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There's nothing here deserves my joys,

There's nothing like my God. 3 [In vain the bright, the burning sun

Scatters his feeble light: 'Tis thy sweet beams create my noon;

If thou withdraw, ?tis night.
4 And whilst upon my restless bed,

Amongst the shades I roll;
If my Redeemer shows his head,

'Tis morning to my soul.] 5 To thee we owe our wealth, and friends,

And health, and safe abode ;
Thanks to thy Name for meaner things,

But they are not my God.
6 How vain a toy is glittring wealth,

If once compar'd to thee?
Or what's my safety or my health,

Or all my friends to me?
7 Were I possessor of the earth,

And call'd the stars my own; Without thy graces and Thyself,

I were a wretch undone. 8 Let others stretch their arms like seas,

And grasp in all the shore;
Grant me the visits of thy face,

And I desire no more.
HYMN 95. C. M. Bishopsgate. [b]

. Looking on Him whom we pierced.
p 1 TNFINITE grief! amazing wo!-

1 Behold my bleeding Lord !--Hell and the Jews conspir'd his death,

And us’d the Roman sword.
p 2 Oh, the sharp pangs of smarting pain,

My dear Redeemer bore-
When knotty whips, and ragged thorns,

His sacred body tore.
-3 But knotty whips, and ragged thorns,

In vain do I accuse;
In vain I blame the Roman bands,

And the more spiteful Jews.
e 4 'Twere you, my sins, my cruel sins,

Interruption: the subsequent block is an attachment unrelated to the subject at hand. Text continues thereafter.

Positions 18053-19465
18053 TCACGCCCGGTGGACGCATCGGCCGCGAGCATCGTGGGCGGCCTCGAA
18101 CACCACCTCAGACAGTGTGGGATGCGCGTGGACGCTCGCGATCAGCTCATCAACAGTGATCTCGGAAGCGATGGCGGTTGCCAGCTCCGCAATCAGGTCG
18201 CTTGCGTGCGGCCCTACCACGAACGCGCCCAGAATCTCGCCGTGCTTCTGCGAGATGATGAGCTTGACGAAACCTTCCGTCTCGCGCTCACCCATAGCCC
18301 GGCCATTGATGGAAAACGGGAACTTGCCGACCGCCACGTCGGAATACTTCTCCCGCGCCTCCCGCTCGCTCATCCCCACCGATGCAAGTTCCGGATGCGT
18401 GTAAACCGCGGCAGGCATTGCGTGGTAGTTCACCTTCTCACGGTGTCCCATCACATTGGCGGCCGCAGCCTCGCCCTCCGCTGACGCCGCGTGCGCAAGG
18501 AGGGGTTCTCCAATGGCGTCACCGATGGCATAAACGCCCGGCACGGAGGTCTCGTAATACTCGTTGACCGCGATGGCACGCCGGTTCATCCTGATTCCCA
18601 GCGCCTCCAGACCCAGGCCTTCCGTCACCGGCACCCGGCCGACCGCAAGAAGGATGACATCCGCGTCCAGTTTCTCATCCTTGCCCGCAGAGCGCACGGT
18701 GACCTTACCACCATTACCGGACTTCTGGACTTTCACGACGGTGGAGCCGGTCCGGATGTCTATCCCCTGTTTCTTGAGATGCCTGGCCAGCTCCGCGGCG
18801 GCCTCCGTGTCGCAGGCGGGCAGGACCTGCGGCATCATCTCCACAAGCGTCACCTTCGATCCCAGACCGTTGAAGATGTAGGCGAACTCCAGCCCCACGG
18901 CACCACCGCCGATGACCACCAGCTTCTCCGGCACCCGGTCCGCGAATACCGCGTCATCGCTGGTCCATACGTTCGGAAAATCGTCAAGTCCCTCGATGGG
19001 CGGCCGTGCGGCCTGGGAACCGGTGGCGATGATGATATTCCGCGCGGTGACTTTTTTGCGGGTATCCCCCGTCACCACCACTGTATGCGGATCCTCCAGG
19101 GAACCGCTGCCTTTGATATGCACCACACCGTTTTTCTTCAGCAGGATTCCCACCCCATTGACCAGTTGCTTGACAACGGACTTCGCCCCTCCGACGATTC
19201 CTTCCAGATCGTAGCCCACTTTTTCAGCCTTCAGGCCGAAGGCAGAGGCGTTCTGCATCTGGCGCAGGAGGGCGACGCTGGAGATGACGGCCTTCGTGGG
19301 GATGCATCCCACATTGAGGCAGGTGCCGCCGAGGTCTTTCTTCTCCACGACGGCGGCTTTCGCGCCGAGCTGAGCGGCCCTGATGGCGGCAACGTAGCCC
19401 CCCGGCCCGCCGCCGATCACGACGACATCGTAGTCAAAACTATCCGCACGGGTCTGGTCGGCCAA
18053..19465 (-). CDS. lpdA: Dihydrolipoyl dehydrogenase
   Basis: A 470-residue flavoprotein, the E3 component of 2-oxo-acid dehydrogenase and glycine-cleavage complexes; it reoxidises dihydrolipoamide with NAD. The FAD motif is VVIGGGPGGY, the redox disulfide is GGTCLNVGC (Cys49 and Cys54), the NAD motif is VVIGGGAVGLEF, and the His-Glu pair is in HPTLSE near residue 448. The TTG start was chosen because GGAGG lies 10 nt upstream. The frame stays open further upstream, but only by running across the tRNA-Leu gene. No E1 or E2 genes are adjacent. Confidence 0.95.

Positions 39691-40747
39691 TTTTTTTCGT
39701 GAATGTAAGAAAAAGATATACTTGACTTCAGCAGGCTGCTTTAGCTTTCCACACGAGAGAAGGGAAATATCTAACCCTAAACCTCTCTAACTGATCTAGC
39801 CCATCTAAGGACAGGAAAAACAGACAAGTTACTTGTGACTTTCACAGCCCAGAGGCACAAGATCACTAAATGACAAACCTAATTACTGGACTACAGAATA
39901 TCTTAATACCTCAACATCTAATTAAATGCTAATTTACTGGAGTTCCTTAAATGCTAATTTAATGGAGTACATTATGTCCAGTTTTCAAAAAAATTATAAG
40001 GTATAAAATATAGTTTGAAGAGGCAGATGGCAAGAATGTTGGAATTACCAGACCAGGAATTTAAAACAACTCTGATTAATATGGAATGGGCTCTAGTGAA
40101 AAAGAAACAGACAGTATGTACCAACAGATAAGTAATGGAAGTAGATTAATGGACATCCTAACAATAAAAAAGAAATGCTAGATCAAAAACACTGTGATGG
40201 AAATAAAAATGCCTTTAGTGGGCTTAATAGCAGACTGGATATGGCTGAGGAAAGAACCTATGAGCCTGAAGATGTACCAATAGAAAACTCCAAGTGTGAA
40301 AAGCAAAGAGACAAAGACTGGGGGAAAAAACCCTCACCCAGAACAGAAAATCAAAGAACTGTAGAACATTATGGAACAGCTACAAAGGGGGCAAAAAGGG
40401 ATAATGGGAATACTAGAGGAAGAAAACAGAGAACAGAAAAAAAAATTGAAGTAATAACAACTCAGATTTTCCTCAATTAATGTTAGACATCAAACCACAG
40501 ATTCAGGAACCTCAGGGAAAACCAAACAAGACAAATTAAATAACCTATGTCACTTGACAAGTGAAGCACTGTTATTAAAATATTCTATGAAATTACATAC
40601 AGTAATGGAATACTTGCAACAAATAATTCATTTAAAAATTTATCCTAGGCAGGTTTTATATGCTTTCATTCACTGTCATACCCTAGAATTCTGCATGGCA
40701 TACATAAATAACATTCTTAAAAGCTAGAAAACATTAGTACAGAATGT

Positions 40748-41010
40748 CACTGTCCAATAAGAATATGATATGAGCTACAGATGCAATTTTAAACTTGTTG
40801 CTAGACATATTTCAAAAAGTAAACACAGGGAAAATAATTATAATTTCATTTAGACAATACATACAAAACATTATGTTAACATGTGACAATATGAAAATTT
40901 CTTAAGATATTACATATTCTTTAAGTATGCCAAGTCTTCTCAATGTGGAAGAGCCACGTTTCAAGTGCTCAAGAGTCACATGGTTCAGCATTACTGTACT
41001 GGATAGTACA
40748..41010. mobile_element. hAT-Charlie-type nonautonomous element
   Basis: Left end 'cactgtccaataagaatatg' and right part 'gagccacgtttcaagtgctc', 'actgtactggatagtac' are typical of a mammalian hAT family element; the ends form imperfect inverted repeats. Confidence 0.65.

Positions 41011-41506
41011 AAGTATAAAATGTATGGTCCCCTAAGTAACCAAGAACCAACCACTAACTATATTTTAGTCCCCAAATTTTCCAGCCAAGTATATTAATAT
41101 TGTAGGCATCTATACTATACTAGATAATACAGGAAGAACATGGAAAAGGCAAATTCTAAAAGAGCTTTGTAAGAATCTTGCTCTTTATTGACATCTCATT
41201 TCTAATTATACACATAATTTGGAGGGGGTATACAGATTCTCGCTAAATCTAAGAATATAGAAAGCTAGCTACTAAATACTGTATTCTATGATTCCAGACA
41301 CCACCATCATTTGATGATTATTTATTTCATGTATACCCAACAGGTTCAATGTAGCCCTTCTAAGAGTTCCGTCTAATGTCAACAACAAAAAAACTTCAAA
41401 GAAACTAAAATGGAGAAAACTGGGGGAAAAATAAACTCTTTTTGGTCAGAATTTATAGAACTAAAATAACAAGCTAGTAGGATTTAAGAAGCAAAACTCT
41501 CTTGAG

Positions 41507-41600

His chief tormentors were ;

when dear Rere Pangan sword. is death.

Each of my crimes became a nail,

And unbelief a spear. 5 'Twere you that pull'd the vengeance down

Upon his guiltless head: o Break, break, my heart, oh, burst, mine eyes, e And let my sorrows bleed. 0 6 Strike, mighty grace, my flinty soul,

Till melting waters flow!
And deep repentance drown mine eyes

In undissembled wo.
HYMN 96. C. M. Isle of Wight. [b *]

Angels punished, and Man saved.. 1 OWN headlong from their native skies,

The rebel angels fell; o And thunder-bolts of flaming wrath

Pursu'd them deep to hell. 2 Down from the top of earthly bliss,

Rebellious man was hurl'd; e And Jesus stoop'd beneath the grave,

To reach a sinking world. o 3 Oh, love of infinite degree!

Unmeasurable grace! . e Must heaven's eternal Darling die,

To save a trait'rous race? p 4 Must angels sink for ever down,

And burn in quenchless fire-While God forsakes his shining throne,

To raise us wretches higher ?
s 5 Oh, for this love, let earth and skies

With hallelujahs ring;